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Missionary Bryan Moritz shares a glimpse into his family's first six months in Papua New Guinea.

The first six months

Bryan Moritz says it’s hard to believe that it’s been six months since he and his wife, Shara, and their family stepped into a brand new country, culture and language. 

“Life here is always interesting,” Bryan shares. This is particularly true during political times. He writes that currently there are “loads of people packed in the back of trucks, singing songs and dressed up to draw attention to their candidate of choice. This often goes on much of the day and even during the night on the main road outside our house.”

Along with these candidate parades, Bryan says, there are parties. “They have loud parties and sing all night long.”

These are just a few of many new customs that Bryan and Shara and their children are experiencing.

There is also the shock of prices. Bryan says that currently a gallon of gas or diesel costs $7-$8 and a jar of Nutella spread is $13. “Needless to say,” he adds, “we don’t buy Nutella too often.”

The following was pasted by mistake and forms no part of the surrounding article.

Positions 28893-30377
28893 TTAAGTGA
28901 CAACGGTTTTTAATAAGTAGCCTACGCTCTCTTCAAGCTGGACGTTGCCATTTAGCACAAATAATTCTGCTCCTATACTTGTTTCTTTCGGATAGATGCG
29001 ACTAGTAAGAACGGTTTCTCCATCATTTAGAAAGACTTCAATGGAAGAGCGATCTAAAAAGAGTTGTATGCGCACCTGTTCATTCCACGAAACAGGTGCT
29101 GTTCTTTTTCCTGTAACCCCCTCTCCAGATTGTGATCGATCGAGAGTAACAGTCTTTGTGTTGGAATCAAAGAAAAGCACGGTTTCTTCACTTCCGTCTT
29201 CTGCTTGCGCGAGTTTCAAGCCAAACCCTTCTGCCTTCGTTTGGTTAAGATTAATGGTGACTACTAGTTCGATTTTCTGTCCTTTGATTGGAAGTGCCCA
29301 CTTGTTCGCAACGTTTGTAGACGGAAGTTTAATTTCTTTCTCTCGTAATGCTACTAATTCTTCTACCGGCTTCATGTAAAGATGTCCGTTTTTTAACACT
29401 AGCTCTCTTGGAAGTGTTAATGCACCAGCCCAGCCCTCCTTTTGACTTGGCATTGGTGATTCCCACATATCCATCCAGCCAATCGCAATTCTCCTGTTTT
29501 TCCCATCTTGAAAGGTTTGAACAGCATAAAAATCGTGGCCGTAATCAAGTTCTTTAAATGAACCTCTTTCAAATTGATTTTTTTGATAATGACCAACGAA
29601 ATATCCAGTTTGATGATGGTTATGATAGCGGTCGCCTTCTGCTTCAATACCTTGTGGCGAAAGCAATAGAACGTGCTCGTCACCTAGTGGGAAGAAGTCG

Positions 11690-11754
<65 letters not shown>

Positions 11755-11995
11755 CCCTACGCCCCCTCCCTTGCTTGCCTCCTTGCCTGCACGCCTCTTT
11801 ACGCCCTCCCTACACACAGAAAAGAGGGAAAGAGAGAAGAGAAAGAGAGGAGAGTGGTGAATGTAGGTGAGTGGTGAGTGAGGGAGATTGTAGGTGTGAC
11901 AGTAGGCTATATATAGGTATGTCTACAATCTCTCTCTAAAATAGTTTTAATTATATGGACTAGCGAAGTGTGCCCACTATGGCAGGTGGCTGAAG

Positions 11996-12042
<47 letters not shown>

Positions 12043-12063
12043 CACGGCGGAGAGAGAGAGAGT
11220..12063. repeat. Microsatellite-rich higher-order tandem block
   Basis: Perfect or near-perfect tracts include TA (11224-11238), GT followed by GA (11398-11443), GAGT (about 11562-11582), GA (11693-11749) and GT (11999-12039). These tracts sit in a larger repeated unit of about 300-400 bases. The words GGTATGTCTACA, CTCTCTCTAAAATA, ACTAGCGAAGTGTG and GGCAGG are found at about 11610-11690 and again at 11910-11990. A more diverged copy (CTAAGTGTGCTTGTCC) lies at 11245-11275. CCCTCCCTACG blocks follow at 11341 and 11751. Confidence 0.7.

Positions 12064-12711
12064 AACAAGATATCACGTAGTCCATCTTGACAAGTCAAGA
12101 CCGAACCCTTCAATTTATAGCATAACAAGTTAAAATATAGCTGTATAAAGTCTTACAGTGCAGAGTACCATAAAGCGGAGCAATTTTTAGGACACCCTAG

Though Bryan still talks daily to local workers, his official language study has had to stop for awhile. While a number of missionaries are gone this summer, he has had to take a crash course in construction and maintenance.

“I get a bit overwhelmed, but my prayer life has increased as I ask the Lord throughout each day for wisdom. ... Here are some of the things I do: I manage the workers, check the computer for work orders, check big diesel generators, fix solar hot water systems, repair plumbing leaks, order diesel fuel, make buying trips to town, painting, building, cleaning and organizing the shop.”

Bryan and Shara have been blessed by visits from tribal missionaries visiting the center. Bryan writes, “It has been neat to rub shoulders with them as it reminds us of why we are here. We are working in this support ministry so that tribal missionaries can reach tribes with the gospel of Jesus Christ and disciple tribal believers.”

Bryan and Shara look forward to making visits to some of these tribal locations in the months ahead.

Bryan says these months of adjustment have been rich with encouragement from fellow missionaries. And even greater, he has felt God’s encouragement. “I was reading in the Psalms this morning and was encouraged once again how great our God is and that He is in control.  I can stand firm in Him.”

Pray for Bryan and Shara Moritz as they continue to build relationships and grow in their understanding of culture and language.  Pray that God will protect their family and encourage them in His faithfulness as they serve Him in Papua New Guinea.

POSTED ON Jul 12, 2012 by Cathy Drobnick

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